• Depending on the quality and completeness of the information obtained for undertaking the risk assessment, the experience and judgement of the individual in charge of the situation, or the views of the OCT, one of the following options may be considered appropriate.

    • Option 1: providing chemoprophylaxis for the whole nursery, including staff, if the mixing between the Babies, Toddlers, and Preschool classes is considered significant.

    • Option 2: limiting chemoprophylaxis to the Babies’ class and staff only, if the mixing between the different nursery classes is considered minimum and insignificant.

    • Option 3: providing chemoprophylaxis with Men B vaccination for the whole nursery, including staff, if the mixing between the Babies, Toddlers, and Preschool classes is considered significant.

    • Option 4: limiting chemoprophylaxis and Men B vaccination to the Babies class and staff only, if the mixing between the different nursery classes is considered minimum and insignificant.

11.5.2 Key scenario information

There are both pros and cons to be considered when deciding who should receive prophylaxis and vaccination.

Over-treatment may clear carriage of protective strains, expose people to unnecessary side effects, and increase the potential of inducing antibiotic resistance.

On the other hand, limiting chemoprophylaxis and vaccination to the most at-risk individuals may cause considerable anxiety, particularly among parents of children not receiving antibiotics in a nursery or school outbreak.

  • Whichever option is chosen, further information should be provided to all parents as soon as possible (normally via letter), so that those at risk are reminded of the symptoms to look out for and any new cases will be more likely to seek early medical attention.

  • A holding press statement should be prepared for use as required.

11.5.3 Top tips

Remember that there is a need to act quickly and prioritize the most important public health actions—prophylaxis should ideally be given within 24hrs to those who are considered to be at high risk. Early consultation with national experts to discuss the risk assessment, available options and priority actions is essential. For vaccine recommendations see Table 11.1.

Table 11.1 Vaccine recommendations in response to cases of probable or confirmed invasive meningococcal disease

Confirmed Serogroup

Any serogroup/probable cases

Group C

Group A, Y or W135

Men B

Index Case

  • Recommend MenC containing conjugate vaccine to unimmunized index cases <25 years old. Recommended Men B vaccine for all unimmunized or partially immunized individuals under age 2 who were born after 1 May 2015.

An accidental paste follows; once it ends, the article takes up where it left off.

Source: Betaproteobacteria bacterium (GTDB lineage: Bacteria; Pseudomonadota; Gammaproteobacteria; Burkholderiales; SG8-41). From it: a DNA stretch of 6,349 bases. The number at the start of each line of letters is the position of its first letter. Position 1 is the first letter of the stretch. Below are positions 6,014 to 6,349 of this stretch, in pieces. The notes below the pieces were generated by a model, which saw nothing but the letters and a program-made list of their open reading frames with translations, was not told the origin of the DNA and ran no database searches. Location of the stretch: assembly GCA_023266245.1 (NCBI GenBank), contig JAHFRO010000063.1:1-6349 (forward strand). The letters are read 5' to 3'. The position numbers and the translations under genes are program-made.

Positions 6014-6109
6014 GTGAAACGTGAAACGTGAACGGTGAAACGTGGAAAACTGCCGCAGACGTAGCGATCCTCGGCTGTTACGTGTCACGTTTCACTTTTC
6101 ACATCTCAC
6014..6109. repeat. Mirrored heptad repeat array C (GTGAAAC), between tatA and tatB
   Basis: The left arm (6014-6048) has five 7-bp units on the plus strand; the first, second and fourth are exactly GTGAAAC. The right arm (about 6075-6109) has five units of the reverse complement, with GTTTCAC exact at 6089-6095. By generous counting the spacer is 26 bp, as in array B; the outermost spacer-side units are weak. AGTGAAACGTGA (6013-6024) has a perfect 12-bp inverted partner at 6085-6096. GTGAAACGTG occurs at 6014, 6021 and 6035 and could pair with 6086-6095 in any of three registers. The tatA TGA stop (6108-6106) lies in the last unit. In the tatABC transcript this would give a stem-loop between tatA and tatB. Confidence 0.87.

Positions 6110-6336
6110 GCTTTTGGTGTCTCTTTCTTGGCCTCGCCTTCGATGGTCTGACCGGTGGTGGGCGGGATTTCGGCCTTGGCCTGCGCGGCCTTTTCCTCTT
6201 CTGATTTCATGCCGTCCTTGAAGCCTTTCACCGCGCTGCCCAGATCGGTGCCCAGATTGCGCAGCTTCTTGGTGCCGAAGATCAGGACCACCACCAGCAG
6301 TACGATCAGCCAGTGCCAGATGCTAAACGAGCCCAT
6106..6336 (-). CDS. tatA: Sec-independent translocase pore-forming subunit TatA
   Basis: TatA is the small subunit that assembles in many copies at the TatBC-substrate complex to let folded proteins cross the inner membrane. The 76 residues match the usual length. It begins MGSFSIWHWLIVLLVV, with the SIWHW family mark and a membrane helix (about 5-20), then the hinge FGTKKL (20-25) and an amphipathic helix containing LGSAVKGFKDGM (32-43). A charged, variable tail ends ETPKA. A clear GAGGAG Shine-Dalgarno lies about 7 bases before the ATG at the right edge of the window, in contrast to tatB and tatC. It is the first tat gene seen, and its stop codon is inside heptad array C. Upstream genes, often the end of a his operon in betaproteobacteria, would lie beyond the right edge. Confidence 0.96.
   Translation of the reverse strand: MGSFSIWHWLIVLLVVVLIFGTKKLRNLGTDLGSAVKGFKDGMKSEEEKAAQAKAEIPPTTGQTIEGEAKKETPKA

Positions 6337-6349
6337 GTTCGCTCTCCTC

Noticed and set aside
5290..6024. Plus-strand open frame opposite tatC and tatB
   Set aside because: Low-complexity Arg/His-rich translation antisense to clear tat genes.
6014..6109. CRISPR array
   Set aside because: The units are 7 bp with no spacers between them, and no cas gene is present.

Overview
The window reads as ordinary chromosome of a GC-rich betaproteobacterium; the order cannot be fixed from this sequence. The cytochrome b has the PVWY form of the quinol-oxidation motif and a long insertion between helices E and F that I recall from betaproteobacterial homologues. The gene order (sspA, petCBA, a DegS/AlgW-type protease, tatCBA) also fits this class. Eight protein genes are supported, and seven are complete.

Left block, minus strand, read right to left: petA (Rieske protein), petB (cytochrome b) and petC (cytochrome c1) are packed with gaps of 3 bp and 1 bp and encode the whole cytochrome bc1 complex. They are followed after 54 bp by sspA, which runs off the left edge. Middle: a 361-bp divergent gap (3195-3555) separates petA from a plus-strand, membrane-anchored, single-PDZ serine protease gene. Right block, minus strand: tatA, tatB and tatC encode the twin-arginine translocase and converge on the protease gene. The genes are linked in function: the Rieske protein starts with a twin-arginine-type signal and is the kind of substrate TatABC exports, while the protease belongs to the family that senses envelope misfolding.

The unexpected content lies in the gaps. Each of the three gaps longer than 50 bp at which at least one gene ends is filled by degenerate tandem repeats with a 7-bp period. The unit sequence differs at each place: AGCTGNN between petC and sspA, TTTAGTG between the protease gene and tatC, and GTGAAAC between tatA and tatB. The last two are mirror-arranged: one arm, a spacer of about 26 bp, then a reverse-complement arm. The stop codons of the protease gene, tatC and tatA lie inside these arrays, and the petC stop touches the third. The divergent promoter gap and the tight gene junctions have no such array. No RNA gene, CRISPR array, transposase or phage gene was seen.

• Unimmunized, or incompletely immunized for age cases in a risk group for meningococcal disease (e.g. asplenia, complement deficiency) should be offered, or complete the recommended immunization course of MenACWY and Men B conjugate vaccines.

A booster dose of Men C containing conjugate vaccine is required for previously immunized cases.

  • Unimmunized, or incompletely immunized for age, index cases in a risk group for meningococcal disease (e.g. asplenia, complement deficiency) should be offered, or complete the recommended immunization course of MenACWY conjugate vaccine.

  • Those who received the vaccine more than 12 months previously should receive an extra dose of MenACWY conjugate vaccine.

Unimmunized, or incompletely immunized for age, index cases under age 2 years, born after 1 May 2015, or of any age who are in a risk group for meningococcal disease (e.g. asplenia, complement deficiency) should be offered, or complete the recommended immunization course of Men B vaccine (Bexsero®).

Close Contacts

  • Recommend MenC containing conjugate vaccine to unimmunized close contacts < 25 years old. Recommended Men B vaccine for all unimmunized or partially immunized individuals under age 2 who were born after 1 May 2015.

  • Unimmunized, or incompletely immunized for age contacts in a risk group for meningococcal disease (e.g. asplenia, complement deficiency) should be offered, or complete the recommended immunization course of MenACWY and Men B conjugate vaccines.

  • Those unimmunized or partially immunized should complete the course with MenC containing vaccine.

  • Contacts who were only immunized in infancy and those who completed the recommended immunization course (including the 12-month booster or the Men ACWY adolescent booster) more than one year before should be offered an extra dose of MenC containing vaccine.

  • Recommend appropriate course of Men ACWY conjugate vaccine (up to 4 weeks after) to close contacts of any age.

  • For probable cases with A, W135 or Y cultured from nasopharyngeal swab, the quadrivalent conjugate vaccine should be offered to close contacts of any age.

  • Offer or complete recommended course of Men B vaccine for unimmunized or incompletely immunized contacts under age 2 born after 1 May 2015.

  • After a single case Men B vaccine should not be routinely offered to other household contacts.

  • If a second MenB case occurs in the same family, Men B vaccine should be offered for all household contacts even if the interval between the two cases is >30 days.

  • Educational Setting Contacts:

  • One case

  • Recommend MenC containing conjugate vaccine for all unimmunized individuals <25 years old. Recommended Men B vaccine for all unimmunized or partially immunized individuals under age 2 who were born after 1 May 2015.